Is the Bhagavad Gita a Hindu Text?

The Bhagavad-gita is widely regarded as the most famous Hindu scripture in the world. But if we accept what the Gita says about its own origin, we would have to  conclude that the Bhagavad-gita cannot properly be called a Hindu text.

The Bhagavad Gita answers the question, “What is the highest dharma?” Dharma doesn’t denote any particular religion; it denotes universal principles that point us in the direction of religious experience. The Bhagavad-gita speaks to the universal nature of religious experience, which the Gita regards as the ultimate fulfillment of knowledge.

Following Kṛṣṇa’s teachings in the Gita doesn’t mean converting to Hinduism if you don’t already identify as Hindu, nor are Kṛṣṇa’s teachings exclusively meant for followers of Hinduism. You can integrate Kṛṣṇa’s teachings into whatever form of faith you follow or develop a personal expression of faith according to Kṛṣṇa’s teachings.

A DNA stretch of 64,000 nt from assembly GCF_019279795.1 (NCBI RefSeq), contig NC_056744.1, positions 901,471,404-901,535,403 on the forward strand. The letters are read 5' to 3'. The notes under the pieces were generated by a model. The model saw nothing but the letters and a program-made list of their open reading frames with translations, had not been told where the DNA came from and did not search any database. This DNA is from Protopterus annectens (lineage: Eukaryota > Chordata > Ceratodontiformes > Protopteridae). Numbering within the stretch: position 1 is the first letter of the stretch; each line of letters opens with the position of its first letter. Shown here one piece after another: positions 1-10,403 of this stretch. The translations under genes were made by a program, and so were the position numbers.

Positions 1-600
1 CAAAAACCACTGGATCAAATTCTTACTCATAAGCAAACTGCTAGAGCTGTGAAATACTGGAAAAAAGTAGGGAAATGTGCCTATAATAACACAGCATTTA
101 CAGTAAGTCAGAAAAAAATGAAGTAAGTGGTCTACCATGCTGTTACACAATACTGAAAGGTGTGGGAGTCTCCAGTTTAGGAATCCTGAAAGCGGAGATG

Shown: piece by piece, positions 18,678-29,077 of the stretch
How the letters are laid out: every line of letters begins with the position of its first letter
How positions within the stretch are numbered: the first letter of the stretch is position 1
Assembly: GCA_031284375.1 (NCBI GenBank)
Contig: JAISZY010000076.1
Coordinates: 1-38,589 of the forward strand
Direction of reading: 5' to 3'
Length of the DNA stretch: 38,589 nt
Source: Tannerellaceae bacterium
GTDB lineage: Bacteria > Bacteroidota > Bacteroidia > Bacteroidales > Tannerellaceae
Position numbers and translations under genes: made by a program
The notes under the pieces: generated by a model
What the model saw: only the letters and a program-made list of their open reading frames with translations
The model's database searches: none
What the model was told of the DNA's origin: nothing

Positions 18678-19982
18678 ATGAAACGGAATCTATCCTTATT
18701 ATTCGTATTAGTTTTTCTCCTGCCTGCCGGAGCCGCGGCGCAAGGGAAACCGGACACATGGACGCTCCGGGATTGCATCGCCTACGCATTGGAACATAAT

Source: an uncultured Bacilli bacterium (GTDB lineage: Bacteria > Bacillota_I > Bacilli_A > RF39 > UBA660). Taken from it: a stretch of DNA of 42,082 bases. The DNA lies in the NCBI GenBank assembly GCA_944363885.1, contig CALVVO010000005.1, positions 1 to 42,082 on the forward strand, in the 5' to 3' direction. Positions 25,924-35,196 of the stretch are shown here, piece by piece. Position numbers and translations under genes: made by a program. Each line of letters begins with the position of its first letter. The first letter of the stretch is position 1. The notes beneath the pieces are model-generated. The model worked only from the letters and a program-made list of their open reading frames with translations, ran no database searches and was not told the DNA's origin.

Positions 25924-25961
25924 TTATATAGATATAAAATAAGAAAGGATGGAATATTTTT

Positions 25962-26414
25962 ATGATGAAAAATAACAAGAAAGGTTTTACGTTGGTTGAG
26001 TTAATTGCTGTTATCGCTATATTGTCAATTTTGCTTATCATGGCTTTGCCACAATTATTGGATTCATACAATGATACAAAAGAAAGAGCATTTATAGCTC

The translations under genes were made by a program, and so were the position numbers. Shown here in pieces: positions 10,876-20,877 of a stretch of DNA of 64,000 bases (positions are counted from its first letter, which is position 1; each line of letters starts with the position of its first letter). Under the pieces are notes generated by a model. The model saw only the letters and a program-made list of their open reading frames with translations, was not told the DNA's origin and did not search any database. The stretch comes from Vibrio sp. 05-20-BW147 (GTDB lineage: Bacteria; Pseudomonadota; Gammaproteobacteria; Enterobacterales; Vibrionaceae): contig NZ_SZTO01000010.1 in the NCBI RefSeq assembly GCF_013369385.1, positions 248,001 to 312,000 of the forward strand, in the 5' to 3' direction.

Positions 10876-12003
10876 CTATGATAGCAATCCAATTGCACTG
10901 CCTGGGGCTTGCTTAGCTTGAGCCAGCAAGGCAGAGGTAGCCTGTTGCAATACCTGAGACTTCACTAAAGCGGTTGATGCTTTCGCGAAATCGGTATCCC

There’s no argument about the geographic location of the Gita’s original recitation and transcription, nor any denial that the culture of sanātana-dharma (“the eternal occupation of the living entity”) from which modern Hinduism evolved was current around the time and place of the Gita’s composition. If there is any argument, it’s about whether or not wisdom literature can have both an empirically measurable history and originate from a place beyond the limits of empirical measurement.

In either case, the Gita predates the ethnic, national, and religious identity we now call “Hinduism” by anywhere from fifteen hundred years by scholarly estimation to thirty five hundred years by traditional estimation to millions of years according to the Gita itself (see the fourth chapter for details).

What do you think? Let me know in the comments.

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